A Patentee Cannot Circumvent the Marking Requirement by Proving Separate Infringement of Method Claims

Knobbe Martens

Knobbe Martens


Before Lourie, Reyna, and Hughes. Appeal from U.S. District Court for the Eastern District of Texas

Summary: The defendant’s infringement of method claims through internal use and testing was insufficient to support pre-suit damage that were based on sales of products that infringed separate apparatus claims.

Packet Intelligence sued NetScout for infringement of one patent containing apparatus claims and two patents containing method claims. The claims of all three patents generally recited examining packets sent over a computer network, identifying the “conversational flow” to which the packets belonged, and creating a new entry in a database if the packets belonged to new conversational flow. The jury found NetScout infringed and awarded pre-suit and post-suit damages. In a separate bench trial, the court rejected NetScout’s § 101 defense. NetScout appealed.

The Federal Circuit held that Packet Intelligence failed to satisfy the marking requirement of Section 287(a). NetScout met its initial burden of identifying an unmarked product and Packet Intelligence failed to show that product did not practice the asserted apparatus claims. Packet Intelligence argued pre-suit damages could nonetheless be affirmed based on NetScout’s direct infringement of separate method claims through internal use and testing. While there was sufficient evidence those activities infringed the method claims, there was no evidence of damages based on those activities. Thus, the Federal Circuit reversed the pre-suit damages award.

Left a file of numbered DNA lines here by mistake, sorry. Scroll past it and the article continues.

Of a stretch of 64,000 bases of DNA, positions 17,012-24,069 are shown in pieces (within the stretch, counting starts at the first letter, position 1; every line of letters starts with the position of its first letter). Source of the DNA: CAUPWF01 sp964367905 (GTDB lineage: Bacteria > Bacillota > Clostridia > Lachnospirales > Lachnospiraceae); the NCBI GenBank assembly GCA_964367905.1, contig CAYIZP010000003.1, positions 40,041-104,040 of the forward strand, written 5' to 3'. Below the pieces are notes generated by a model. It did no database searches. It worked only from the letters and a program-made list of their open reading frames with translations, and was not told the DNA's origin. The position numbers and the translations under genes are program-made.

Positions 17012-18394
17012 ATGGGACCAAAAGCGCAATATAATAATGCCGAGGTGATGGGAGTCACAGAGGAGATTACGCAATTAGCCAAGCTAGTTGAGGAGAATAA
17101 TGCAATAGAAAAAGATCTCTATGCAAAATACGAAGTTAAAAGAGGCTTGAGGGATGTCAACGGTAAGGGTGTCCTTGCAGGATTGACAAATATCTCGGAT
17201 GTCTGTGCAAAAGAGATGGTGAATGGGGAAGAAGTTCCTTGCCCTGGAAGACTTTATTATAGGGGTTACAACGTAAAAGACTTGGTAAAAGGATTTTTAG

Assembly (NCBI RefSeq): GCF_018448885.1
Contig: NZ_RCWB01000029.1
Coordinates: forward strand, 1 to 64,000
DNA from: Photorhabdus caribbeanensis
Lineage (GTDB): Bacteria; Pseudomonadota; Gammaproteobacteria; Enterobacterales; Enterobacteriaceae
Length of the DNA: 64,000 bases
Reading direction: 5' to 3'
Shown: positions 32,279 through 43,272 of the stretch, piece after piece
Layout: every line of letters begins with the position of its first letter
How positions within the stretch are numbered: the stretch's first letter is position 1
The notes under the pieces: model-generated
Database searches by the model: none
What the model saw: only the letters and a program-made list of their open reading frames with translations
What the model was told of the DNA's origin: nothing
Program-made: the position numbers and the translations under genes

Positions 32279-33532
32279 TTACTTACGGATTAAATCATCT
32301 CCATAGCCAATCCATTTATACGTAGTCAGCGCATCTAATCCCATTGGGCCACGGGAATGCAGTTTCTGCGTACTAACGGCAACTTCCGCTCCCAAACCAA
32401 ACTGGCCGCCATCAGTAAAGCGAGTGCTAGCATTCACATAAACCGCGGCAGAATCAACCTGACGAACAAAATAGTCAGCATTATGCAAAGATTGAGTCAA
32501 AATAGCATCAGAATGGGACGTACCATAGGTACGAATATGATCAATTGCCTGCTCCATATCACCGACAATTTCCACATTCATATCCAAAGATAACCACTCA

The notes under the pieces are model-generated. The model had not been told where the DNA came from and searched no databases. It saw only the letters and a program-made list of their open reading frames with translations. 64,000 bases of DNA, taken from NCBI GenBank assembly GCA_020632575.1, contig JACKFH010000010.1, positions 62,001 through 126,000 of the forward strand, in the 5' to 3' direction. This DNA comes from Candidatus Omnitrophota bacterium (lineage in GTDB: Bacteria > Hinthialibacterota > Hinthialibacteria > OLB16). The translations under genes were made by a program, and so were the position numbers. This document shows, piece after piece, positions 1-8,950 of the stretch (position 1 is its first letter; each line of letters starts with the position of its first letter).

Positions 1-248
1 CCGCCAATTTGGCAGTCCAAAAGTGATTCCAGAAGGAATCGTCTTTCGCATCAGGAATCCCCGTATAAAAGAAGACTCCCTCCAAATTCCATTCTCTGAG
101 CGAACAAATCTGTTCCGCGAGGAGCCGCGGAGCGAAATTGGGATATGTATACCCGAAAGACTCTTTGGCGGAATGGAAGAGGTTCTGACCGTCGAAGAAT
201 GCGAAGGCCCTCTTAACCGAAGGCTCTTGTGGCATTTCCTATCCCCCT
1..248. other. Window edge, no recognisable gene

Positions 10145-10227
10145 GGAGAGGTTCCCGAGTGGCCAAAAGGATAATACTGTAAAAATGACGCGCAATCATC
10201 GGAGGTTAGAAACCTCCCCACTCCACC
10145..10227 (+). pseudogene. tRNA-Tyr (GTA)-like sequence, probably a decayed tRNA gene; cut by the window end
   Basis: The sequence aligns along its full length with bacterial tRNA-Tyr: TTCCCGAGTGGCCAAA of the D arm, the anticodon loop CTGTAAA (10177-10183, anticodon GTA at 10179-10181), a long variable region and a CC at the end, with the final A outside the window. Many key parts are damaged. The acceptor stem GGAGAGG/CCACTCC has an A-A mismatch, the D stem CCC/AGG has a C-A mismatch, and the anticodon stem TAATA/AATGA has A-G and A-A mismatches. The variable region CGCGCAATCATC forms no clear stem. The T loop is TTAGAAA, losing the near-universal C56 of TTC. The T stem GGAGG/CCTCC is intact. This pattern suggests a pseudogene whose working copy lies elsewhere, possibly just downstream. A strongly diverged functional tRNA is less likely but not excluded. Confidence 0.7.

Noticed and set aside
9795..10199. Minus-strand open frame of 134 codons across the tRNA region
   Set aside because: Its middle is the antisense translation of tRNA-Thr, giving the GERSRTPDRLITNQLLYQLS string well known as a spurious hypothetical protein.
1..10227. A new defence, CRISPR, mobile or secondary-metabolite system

As for § 101, the Federal Circuit found the claims were not directed to an abstract idea under Alice step one. The court reasoned that the claims meet a challenge unique to computer networks of monitoring disjointed flow of packets in a network. Judge Reyna dissented, arguing that the purported solution of classifying network traffic according to conversational flows is conceptual, not technological, in the absence of a specific means of achieving that classification.

Editor: Paul Stewart

DISCLAIMER: Because of the generality of this update, the information provided herein may not be applicable in all situations and should not be acted upon without specific legal advice based on particular situations.

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